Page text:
On a miserable foggy weekday morning, stuck in a freezing metro while travelling apathetically to work and reading the latest news on a freshly bought one-pound journal, a yawning commuter notices a glove. Who left it there? Whilst scrolling through websites on the Internet, maybe even when checking this same review, a quiz pops up promising to reveal an individual’s inner tropical fruit – are you a sexy papaya or a cool coconut? Both the solitary glove and the juicy test capture your attention, they distract you. That is what The Department does best. A clandestine organisation that operates discreetly, seeding objects all over the place which bored people will eventually notice and will then water creatively with their minds. The abandoned glove will incite people to build a story, diverging their thoughts from their tedious everyday matters.
The show takes inspiration from the Portuguese play The Great Book of Tiny Details and definitely gives a diverse twist to the audience’s evening. Lockhart, Freya and Paladin brainstorm on a daily basis in their secret office, intertwining imaginative stories by positioning objects somewhere around the city. Daphne, a freshly-graduated young lady, joins the team and has an extremely animated first day at the office. In fact, the characters are immersed in the investigation of the mysterious disappearance of a journalist that may put at serious risk the secrecy of the same department. To make sense of the cryptic case, the employees try to re-enact the sequences of events that lead to the sudden vanishing of the radio broadcaster.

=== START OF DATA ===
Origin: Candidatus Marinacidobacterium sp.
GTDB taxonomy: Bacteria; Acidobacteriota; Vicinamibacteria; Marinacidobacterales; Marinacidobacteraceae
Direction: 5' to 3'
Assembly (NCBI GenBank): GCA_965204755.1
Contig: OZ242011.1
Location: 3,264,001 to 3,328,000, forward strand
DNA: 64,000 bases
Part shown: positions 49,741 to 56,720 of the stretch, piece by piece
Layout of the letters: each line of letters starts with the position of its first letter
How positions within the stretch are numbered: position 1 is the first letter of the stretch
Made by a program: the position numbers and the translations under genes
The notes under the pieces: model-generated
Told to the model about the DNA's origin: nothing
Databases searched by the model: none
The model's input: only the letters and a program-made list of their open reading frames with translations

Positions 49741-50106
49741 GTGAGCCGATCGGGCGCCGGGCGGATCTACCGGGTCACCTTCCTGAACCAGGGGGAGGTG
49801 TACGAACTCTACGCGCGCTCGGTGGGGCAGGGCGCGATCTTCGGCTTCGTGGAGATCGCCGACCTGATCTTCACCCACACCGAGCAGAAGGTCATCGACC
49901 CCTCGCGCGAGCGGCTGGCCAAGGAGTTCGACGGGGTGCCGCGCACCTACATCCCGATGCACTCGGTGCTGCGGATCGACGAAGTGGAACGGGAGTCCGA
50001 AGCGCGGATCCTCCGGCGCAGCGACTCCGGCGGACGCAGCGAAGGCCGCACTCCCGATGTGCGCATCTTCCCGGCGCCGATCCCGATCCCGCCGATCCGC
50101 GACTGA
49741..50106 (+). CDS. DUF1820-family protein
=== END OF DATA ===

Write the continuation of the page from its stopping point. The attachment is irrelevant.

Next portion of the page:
The Department of Distractions is with no doubt a very innovative play, with an intricate plot and unusual characters. The actors are admirable – as a spectator, it is brilliant to be able to feel their enjoyment, passion and dedication. The sobriety of the characters’ costumes contributes significantly to the sense of secrecy that hovers around the meticulously tidy office, in contrast with their frighteningly creative yet – at times – somewhat creepy brains. It is a clandestine organisation, after all.
Stacey Sampson, who plays new employee Daphne, impersonates to absolute perfection an excited and juvenile young lady with a pinkish hairstyle. Especially at the beginning of the show, she introduces herself to the public and to her new colleagues with a hearty big smile, as if she is proudly showing her dentist how well she’d been brushing her teeth since her last appointment – and the joyfulness of her smile is very much needed. In fact, although the acting is remarkable and the plot is fascinatingly different from any other show performed on a theatre stage, it occasionally stumbles in moments of dullness and is quite challenging to follow. The script, though, astutely features a few exclamatory adjectives – usually pronounced by Freya, The Department’s intriguingly intransigent boss (or at least, that is the impression) – which help to colour the constant dialogues between the characters and save the spectators from inevitably switching off.
The Department of Distraction is a play that surely deserves to be watched and enjoyed. Different, provocative and thoughtful. The next time I notice a woolly hat sitting sadly on a bench in the middle of a park, I’ll know that the office is still secretly in action… but don’t tell anyone! 3/5
Review written by Oliver Assogna.
The Department of Distractions is currently showing until Saturday 10th February 2018 at the Northern Stage Theatre. For more information on the production, visit here…